Akin to the elder in the family whose hand you don’t forget holding onto especially when as a toddler you’re being ushered amid a slippery path, it’ll make absolute sense to see Fernando Alonso guide the youngsters- Russell, Norris, Leclerc, Latifi, Tsunoda, Mazepin- amid a slippery, challenging terrain called the 2022 Formula 1 season.
Seeing how a tough cookie of the grid, a double world champion, a relentless pursuer- the adjectives are endless- goes on about contesting a season, which, they say holds the power to change the dynamics of the sport, one reckons, the youngsters may learn a thing or two.
At Hungary, almost a month ago, Fernando Alonso, now confirmed by Alpine for the next championship round in 2022, showed pretty much why they say he’s the master and many on the grid, his pupil.
Just that Alonso schooled a grand champion of the sport, a titan with not less than seven world championships against his name. A driver you love, a man you cannot possibly imagine the current era of F1 without- Sir Lewis Hamilton.
Defending from Lewis Hamilton is possible when you are Max Verstappen, powered by a Red Bull. It is conceivable when you are Lando Norris, a young racer gifted with brilliance and McLaren’s straight line speed. But it’s something that’s pretty much inconceivable when you are in an Alpine.
Fernando Alonso’s magic, Hungary 2021
It is, however, possible only when you place a hero of the sport on the grid to do something spectacular.
That’s pretty much where the ‘Terminator’ steps in to make a great of the sport appear like a creaking termite, just like one saw at the Hungaroring, the venue of Alonso’s last F1 podium (2014, with Ferrari), as also his first race-win (2003, with Renault).
How on earth did Fernando Alonso of Asturias keep none other than 2020 world champion Lewis Hamilton in a Mercedes behind for 10 back-to-back laps is down to resilience than just the workings of modern aerodynamic functioning of an F1 car.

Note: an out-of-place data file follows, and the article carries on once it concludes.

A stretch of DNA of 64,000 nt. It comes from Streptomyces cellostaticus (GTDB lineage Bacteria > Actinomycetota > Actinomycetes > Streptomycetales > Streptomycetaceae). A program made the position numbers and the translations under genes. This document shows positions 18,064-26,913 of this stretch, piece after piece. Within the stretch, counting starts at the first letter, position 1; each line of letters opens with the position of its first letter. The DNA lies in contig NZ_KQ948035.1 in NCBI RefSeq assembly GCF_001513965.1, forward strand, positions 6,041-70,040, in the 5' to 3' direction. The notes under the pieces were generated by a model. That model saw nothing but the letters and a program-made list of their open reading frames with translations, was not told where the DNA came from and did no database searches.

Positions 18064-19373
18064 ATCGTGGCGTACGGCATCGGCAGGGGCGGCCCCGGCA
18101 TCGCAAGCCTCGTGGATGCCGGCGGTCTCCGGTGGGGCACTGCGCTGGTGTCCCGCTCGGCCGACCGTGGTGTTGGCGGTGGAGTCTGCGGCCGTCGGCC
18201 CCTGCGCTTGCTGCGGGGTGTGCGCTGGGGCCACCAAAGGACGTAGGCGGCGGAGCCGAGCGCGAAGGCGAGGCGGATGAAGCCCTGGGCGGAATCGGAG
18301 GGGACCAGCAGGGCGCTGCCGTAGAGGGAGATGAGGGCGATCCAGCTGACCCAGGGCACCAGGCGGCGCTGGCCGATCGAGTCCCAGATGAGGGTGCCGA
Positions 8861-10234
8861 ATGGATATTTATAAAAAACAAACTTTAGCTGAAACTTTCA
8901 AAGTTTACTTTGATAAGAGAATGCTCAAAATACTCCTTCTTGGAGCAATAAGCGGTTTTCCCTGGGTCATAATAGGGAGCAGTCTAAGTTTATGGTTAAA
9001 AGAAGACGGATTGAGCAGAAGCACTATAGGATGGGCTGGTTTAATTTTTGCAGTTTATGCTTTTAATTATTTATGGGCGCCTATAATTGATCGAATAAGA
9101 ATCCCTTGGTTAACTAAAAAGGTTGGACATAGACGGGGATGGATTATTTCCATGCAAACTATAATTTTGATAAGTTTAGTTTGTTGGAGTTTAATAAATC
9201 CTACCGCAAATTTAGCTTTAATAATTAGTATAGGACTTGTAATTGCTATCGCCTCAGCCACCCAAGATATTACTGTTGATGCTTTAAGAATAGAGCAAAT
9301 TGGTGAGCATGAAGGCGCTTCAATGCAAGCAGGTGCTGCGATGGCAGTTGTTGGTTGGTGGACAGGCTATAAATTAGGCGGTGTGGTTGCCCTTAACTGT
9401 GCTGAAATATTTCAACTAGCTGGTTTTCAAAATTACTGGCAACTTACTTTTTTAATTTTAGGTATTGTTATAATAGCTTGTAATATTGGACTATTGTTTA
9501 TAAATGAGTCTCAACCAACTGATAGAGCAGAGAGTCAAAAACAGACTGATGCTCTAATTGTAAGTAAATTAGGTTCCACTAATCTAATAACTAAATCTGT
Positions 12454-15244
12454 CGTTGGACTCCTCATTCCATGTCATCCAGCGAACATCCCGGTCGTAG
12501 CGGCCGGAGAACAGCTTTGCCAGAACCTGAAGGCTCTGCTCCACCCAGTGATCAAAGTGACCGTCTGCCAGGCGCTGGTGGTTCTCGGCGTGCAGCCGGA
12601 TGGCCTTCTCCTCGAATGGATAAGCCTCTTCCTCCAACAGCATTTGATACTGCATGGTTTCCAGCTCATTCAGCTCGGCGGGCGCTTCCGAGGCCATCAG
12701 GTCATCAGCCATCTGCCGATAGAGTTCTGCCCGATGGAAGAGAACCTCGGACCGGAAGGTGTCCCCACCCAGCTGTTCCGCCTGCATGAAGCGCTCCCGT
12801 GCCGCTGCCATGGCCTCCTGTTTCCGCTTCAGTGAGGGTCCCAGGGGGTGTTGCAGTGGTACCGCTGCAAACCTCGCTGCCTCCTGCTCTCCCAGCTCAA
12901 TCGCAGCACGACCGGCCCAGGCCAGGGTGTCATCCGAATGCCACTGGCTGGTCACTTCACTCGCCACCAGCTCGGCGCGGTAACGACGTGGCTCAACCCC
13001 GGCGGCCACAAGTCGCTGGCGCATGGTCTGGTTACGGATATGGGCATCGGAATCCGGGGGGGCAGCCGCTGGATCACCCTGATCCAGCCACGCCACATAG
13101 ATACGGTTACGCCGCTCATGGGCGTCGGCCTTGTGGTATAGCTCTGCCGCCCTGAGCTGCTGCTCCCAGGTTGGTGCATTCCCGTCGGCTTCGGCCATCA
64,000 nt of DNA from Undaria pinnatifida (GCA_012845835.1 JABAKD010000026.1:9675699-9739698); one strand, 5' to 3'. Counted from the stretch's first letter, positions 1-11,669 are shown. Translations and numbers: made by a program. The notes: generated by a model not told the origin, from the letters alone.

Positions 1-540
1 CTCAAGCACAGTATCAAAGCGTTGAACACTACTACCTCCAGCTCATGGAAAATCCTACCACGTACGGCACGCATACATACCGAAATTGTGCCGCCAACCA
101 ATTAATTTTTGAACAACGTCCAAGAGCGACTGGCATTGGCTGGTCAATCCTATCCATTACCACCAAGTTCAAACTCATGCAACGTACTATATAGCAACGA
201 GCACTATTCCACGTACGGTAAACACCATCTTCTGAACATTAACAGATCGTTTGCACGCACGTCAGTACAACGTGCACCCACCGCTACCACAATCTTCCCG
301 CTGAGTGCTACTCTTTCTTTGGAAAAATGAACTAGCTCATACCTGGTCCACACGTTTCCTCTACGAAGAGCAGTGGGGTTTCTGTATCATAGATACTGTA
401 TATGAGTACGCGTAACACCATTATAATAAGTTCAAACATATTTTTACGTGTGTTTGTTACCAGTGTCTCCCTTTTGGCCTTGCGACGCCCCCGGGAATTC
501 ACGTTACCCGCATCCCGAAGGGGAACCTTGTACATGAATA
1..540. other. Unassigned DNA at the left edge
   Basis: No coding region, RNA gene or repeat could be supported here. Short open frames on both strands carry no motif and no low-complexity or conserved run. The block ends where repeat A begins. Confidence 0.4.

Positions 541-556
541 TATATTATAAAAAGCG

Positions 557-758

There are occasions where you need more mental power than quick-speed to get the job done.
That Fernando Alonso, who fought valiantly for a solitary point, round#2 at Spielberg, wherein his P10 saw Russell miss out, yet again (on scoring), shows you have to fight for every single point in F1 and nothing is easy.
Eschewing the delight of celebrating yet another point’s finish, Fernando offered a few thoughts on Russell, stating, “I’m sad that it was Russell!” He understood well how desperately did the English driver needed to get going in the sport.
Though in truth, you couldn’t hide the fact that Fernando Alonso, a racer- not a driver- was feeling the high of the triumph, the reflexes of the-then “soon-to-be-40” year old acing a battler nearly two decades younger than him.
That’s precisely the beauty of Fernando Alonso
He’s the man who never gives up. Something didn’t quite seem right, honestly speaking, when the former McLaren driver did the donuts at Abu Dhabi signalling goodbye to the sport that gave him meaning and his journey its ultimate high.
Something deep within the psyche of the intrepid fan said, he would be back.
And in 2021, Fernando Alonso, deadlier than Ricciardo or Bottas, at par with Vettel, with more points than what Alfa Romeo and Williams have scored together as a constructor, is doing what he does best- entertain whilst he races and racing whilst he entertains!
Hope that never ends, at least, not in the next couple of years.
If the Iceman, with all due respect, is finding a spot for himself at 41, which is at the back of a points finish in 2 races from 11, why can’t the Spanish Knight beautify the sport where he’s already collected a P4?
Fernando Alonso shared the following thoughts on his contract extension:
“I’m very happy to confirm the contract extension with Alpine F1 Team into 2022. I felt at home the moment I returned to this team and have been welcomed back with open arms. It is a pleasure to work again with some of the brightest minds in our sport at Enstone and Viry-Châtillon. It’s been a tricky season for everyone, but we’ve shown progress as a team and the result in Hungary serves as a good example of this progression. We’re targeting more positive memories for the rest of this season but also crucially from next year onwards with the new regulation changes coming into Formula 1. I have been a big supporter of the need for a level playing field and change in the sport and the 2022 season will be a great opportunity for that. I am looking forward to the rest of this year and racing alongside Esteban in 2022 for Alpine.”